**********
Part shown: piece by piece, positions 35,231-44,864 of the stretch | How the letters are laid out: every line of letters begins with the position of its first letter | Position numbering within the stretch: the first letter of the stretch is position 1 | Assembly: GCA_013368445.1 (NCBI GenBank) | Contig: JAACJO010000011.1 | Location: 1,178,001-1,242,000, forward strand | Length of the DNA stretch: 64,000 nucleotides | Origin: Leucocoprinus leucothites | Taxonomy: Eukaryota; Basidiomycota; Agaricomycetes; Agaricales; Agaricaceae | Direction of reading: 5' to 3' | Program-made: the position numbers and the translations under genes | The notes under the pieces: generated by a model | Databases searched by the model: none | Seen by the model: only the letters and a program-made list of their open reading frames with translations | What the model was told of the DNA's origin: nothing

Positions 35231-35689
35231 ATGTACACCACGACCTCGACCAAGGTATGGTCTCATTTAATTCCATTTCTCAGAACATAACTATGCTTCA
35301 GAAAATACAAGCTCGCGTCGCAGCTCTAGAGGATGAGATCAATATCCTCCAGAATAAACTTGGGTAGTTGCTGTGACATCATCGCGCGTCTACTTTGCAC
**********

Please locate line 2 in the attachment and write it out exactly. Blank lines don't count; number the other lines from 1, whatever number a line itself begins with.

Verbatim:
Positions 35231-35689